Here is the same presentation in 2016:

]]>Francesca Da Rimini was a historical figure portrayed in the Divine Comedy and numerous works of art, including a symphonic poem by Tchaikovsky. In 2014 the director Tarik Abdel-Gawad and his team recorded a performance by two dancers of the San Francisco Ballet, Maria Kochetkova and Joan Boada, using a robot controlled camera. Tarik was also the technical and creative director of the demonstration video featuring the same Bot&Dolly robots (a company acquired by Google in 2013) and which turned viral, “Box”.

In the accompanying back stage video, he explains how seeing dancers rehearse over and over gave him the idea of experimenting with a pre-programmed robot, in order to make the camera part of the choregraphy, and allow the viewer to have a closer, more intimate, view of the performance.

]]>It was a long shot of a dancer turning limb after limb into a lattice body while performing. That film is in fact the music video of the song “Wide Open”, by the Chemical Brothers, and directed by Dom&Nic. It is a brilliant piece of technical and artistic work, that I can only recommend to watch.

Some of the details of the creation are shared in an article by the excellent fxguide, as well as in this interview for Solid Angle, like for example how they dealt with the challenges posed by a single long shot under varying natural light. Finally, there is this behind the scenes video from the studio, The Mill:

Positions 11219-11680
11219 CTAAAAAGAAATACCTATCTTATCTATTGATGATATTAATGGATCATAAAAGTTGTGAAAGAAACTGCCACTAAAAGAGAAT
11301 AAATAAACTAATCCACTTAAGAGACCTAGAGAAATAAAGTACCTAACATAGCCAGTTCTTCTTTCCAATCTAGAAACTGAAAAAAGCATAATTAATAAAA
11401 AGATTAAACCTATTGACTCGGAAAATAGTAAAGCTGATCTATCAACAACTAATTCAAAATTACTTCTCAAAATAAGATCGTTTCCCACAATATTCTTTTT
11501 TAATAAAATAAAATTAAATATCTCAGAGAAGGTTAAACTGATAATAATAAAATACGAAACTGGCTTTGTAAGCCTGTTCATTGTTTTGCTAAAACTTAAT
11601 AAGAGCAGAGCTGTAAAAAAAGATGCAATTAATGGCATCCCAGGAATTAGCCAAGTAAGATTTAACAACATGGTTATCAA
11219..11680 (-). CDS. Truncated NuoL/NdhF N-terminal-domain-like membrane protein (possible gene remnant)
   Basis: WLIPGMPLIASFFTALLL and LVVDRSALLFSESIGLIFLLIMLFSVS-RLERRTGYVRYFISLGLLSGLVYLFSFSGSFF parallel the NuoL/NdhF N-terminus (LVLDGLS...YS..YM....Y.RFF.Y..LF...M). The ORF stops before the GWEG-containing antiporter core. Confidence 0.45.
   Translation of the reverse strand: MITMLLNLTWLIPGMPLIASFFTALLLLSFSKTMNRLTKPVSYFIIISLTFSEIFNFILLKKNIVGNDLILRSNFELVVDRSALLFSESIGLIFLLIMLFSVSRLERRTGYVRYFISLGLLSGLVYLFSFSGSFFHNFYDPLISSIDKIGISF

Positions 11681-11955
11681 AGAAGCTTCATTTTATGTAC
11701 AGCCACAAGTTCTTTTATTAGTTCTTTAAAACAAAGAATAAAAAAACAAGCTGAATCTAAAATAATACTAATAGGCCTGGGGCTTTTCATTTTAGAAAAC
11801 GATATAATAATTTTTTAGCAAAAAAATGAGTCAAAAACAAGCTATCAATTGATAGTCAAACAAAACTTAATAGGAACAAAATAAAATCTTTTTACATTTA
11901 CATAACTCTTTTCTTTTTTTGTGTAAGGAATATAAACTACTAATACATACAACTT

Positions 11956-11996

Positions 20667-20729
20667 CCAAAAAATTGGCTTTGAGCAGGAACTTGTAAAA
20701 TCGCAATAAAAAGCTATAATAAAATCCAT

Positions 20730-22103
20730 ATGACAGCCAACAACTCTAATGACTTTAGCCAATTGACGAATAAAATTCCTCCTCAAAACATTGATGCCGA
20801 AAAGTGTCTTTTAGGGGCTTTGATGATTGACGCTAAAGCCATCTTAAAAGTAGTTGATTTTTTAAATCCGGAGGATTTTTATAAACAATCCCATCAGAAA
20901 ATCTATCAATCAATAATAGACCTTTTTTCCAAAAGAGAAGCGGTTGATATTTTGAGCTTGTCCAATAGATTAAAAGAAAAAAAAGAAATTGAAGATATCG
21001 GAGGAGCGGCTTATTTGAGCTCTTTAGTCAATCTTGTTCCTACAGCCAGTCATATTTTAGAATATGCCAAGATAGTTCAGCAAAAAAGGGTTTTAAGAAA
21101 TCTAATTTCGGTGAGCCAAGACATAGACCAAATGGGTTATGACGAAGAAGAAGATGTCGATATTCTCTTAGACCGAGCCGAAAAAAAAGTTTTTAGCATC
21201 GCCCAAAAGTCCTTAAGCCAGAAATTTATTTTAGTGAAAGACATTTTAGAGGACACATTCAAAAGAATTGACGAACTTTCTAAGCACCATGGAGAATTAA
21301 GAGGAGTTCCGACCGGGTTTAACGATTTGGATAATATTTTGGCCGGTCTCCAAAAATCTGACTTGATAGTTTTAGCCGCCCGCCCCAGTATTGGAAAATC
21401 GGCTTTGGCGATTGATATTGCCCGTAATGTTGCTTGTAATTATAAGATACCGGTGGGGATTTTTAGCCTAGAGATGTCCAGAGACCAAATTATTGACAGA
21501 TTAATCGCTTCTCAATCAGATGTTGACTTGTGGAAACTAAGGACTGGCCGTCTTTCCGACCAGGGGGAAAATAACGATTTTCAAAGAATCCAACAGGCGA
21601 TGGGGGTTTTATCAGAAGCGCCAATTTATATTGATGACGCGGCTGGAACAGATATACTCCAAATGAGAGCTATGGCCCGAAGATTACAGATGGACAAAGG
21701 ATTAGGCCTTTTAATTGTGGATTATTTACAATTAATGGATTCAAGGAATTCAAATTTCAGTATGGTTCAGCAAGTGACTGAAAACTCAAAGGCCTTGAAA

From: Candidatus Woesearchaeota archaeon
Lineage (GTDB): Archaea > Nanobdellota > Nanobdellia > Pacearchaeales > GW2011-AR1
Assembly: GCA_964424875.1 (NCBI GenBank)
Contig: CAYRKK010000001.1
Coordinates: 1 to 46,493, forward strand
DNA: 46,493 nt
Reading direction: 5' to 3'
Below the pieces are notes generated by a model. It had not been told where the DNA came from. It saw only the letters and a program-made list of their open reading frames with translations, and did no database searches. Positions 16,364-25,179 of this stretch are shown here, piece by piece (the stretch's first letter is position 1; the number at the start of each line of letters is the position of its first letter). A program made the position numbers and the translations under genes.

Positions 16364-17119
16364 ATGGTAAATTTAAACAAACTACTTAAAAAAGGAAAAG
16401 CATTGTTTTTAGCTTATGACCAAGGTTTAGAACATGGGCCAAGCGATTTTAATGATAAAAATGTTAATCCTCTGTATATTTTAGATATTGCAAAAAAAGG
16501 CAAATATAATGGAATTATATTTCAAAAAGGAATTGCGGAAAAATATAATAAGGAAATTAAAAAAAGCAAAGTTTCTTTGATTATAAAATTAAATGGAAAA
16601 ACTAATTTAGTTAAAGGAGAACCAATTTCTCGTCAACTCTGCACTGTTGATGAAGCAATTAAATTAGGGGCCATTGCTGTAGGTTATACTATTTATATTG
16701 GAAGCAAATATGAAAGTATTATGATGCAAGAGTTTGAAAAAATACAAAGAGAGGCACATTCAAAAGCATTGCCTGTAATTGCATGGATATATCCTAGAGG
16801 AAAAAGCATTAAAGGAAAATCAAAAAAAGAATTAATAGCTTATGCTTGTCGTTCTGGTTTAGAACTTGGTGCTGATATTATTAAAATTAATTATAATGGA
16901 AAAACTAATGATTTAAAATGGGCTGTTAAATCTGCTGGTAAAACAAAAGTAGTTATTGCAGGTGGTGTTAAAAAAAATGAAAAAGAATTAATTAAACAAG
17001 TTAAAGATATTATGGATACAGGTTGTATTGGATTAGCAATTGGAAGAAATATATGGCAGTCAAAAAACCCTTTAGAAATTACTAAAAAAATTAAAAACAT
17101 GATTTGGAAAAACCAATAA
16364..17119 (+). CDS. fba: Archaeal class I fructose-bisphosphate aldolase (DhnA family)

]]>Earlier this year filmmaker Stu Maschwitz posted on Twitter a series of messages recounting the work he did, as a then junior visual effects artist, on the scene of the house crashing on the road in the 1996 summer blockbuster, Twister. He later copied them to his website: go read it there.

The story comes with a fair amount of detail, hacks and tricks to make the best of the technical limitations of the time, and gives an idea of the amount of work such a scene in a prominent Hollywood film entails.

Twenty years ago today, TWISTER was released. I’m going to share a bit about my involvement in the film. pic.twitter.com/6RBphItaLT

— Stu Maschwitz (@5tu) May 10, 2016

]]>The first shot alone took four months. I animated the house by hand, and every board and prop that flies off it. pic.twitter.com/tD29jQouOP

— Stu Maschwitz (@5tu) May 10, 2016

Mappings between Sphere, Disc, and Square.

]]>

Abstract:

A variety of mappings between a sphere and a disc and between a disc and a square, as well as combinations of both, are used in computer graphics applications, resulting in mappings between spheres and squares. Many options exist for each type of mapping; to pick the right methods for a given application requires knowledge about the nature and magnitude of mapping distortions.This paper provides an overview of forward and inverse mappings between a unit sphere, a unit disc, and a unit square. Quality measurements relevant for computer graphics applications are derived from tools used in the field of map projection, and a comparative analysis of the mapping methods is given.